Cradock’s literary idyll calls
Rub shoulders with writers such as Etienne van Heerden and Margie Orford at this year’s festival in this Eastern Cape town
IN THE early morning light of spring, the row of Tuishuise in Cradock are particularly evocative. One of these is named after famed writer Etienne van Heerden.
This was the cottage in which I stayed for a couple of days, soaking up the atmosphere, enjoying the blossoms on the pear tree outside the house. It does not get more peaceful than this.
Come the Schreiner: Karoo Writers Festival, though, and the town positively fizzes. From far and wide, lovers of literature descend on the town. The fourth such festival takes place this year between August 9-11.
Brian Wilmot, organising committee member and curator of the Olive Schreiner Museum in the town, said the festival promises a mix of surprises, excursions, new voices and encounters with great writers.
There will be a chance to socialise with the likes of Etienne van Heerden, Margie Orford and Rachel Holmes during talks, readings, leisurely meals and fireside chats.
Van Heerden was born on the farm Doornbosch, near Cradock.
In Love’s Place, the English translation of his In Stede van die Liefde, will be launched during the festival.
Orford will have a fifth “Dr Clare Hart” thriller out around the time of the festival. Her courageous heroine is an investigative journalist-turned-profiler ready to face any challenge, but also enjoys escaping to places such as the Karoo.
According to Lisa Antrobus-Ker, manager of The Tuishuise, Holmes helped run the London Book Fair for four years and spent time in Cradock researching Schreiner for a book on Eleanor Marx (daughter of the famous Karl).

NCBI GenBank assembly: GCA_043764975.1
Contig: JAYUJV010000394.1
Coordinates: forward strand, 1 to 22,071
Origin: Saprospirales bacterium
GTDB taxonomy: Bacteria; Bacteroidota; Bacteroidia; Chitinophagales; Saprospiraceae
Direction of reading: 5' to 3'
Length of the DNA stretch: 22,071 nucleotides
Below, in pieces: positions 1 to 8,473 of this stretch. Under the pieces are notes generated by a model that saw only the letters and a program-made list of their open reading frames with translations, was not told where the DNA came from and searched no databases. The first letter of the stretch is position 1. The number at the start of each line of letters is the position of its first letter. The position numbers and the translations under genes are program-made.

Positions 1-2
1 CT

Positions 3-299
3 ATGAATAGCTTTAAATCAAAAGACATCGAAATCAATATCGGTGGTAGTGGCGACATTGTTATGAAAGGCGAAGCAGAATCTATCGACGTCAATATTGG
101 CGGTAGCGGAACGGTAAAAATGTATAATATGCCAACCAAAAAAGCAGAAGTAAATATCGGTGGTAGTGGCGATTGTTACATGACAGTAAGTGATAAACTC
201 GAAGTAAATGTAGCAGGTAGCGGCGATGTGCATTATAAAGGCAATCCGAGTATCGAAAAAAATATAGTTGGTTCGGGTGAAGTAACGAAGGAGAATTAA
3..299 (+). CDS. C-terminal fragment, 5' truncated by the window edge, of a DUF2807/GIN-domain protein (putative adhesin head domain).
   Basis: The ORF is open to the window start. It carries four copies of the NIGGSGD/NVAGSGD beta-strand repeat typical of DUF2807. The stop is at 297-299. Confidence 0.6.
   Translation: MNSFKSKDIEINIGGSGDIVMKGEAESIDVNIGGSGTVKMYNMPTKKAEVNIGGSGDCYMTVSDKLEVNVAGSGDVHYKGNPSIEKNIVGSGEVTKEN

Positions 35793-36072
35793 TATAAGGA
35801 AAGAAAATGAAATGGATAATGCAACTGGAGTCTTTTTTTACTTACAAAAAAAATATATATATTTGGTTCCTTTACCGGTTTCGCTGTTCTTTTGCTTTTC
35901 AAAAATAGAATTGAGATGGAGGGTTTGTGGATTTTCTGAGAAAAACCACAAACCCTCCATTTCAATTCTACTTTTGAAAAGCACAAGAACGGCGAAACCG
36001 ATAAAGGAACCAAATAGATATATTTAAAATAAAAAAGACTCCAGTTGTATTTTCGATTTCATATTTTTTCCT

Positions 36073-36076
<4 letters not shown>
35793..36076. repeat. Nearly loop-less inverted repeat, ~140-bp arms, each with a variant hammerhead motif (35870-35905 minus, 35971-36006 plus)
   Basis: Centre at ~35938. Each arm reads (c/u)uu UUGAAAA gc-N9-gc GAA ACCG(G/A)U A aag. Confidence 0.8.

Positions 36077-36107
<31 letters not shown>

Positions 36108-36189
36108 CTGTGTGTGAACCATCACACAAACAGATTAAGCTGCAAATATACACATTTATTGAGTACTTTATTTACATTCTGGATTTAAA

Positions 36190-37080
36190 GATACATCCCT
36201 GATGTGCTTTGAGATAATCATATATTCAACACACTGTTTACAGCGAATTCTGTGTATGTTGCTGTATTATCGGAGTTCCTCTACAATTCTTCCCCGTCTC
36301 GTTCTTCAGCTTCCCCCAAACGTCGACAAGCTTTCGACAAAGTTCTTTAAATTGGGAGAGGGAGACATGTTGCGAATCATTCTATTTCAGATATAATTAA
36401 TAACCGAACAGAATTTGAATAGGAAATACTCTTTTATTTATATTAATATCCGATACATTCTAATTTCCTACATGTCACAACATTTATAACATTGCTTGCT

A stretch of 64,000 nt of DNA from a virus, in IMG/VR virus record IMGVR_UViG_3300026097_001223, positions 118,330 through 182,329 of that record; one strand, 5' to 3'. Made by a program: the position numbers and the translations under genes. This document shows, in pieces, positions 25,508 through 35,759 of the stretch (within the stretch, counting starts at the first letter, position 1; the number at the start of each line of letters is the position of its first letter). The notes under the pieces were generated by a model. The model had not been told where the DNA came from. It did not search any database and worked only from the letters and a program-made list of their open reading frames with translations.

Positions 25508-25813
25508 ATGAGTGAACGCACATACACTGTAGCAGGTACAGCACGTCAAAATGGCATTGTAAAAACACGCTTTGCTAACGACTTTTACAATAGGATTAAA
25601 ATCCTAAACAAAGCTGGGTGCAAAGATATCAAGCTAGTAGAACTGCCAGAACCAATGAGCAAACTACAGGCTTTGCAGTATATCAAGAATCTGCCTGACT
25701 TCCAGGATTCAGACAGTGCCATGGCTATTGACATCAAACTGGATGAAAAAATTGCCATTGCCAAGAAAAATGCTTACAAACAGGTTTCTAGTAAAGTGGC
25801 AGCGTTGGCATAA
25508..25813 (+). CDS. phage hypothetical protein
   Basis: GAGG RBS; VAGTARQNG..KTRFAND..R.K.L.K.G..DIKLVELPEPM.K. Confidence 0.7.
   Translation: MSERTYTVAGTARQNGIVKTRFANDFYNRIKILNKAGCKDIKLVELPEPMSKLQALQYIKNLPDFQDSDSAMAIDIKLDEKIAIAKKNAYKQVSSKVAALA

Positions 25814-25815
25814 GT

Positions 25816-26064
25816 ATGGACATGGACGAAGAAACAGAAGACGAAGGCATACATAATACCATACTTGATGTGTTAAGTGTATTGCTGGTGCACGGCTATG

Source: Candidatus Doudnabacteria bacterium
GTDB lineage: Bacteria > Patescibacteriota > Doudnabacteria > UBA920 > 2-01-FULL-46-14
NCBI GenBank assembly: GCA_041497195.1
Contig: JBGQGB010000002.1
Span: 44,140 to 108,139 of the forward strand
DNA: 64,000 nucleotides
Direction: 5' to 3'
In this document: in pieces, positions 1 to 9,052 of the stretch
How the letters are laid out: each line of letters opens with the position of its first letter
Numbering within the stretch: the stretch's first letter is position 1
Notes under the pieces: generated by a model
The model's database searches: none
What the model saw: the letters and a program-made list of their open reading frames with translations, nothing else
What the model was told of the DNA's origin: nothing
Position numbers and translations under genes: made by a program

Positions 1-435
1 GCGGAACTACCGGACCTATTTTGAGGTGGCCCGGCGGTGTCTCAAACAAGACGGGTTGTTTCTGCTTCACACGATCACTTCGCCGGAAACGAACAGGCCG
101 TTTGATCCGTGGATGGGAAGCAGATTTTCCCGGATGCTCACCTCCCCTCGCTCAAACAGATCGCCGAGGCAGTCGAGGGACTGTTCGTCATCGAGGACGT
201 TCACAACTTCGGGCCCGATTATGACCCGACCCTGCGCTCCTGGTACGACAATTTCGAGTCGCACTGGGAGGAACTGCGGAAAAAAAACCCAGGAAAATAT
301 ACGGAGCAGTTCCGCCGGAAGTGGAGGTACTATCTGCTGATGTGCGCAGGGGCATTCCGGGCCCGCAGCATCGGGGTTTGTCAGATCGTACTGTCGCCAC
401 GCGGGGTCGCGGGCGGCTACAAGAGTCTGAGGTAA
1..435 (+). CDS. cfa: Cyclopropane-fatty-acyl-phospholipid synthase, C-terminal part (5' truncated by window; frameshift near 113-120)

Lisa, who is also involved in the tourism industry for the area, clearly loves her town and bubbles with enthusiasm when she chats about the festival.
“Rachel Holmes will talk on the relationship between Olive and Eleanor – two powerful educated women; both highly literate, both radical reformers,” she said.
Barbara Mutch’s Cradock family saga, The Housemaid’s Daughter, published in the UK last year, has become a runaway international success. Her talk will be followed by a walking tour which includes several of the places mentioned in the book; and will end in the Dutch Reformed Church where Dominee Attie van Wyk will play the Chopin prelude.
Professor Paul Walters, who has helped generations of Rhodes English students find their literary voice, and who chairs the organising committee, will referee an open microphone session, in which each participant gets three minutes to read or recite his or her own work.
Published writers such as
LANDMARK: The fine Dutch Reformed Church in Cradock.
REMEMBER THEM: A monument to the Cradock Four.
PEARTICULARLY LOVELY: The Tuishuise, and pear tree, at dawn.
STILLNESS: A beautiful old church.
SEE THE SIGHTS: Join author Barbara Mutch for a talk and walking tour of places mentioned in her book.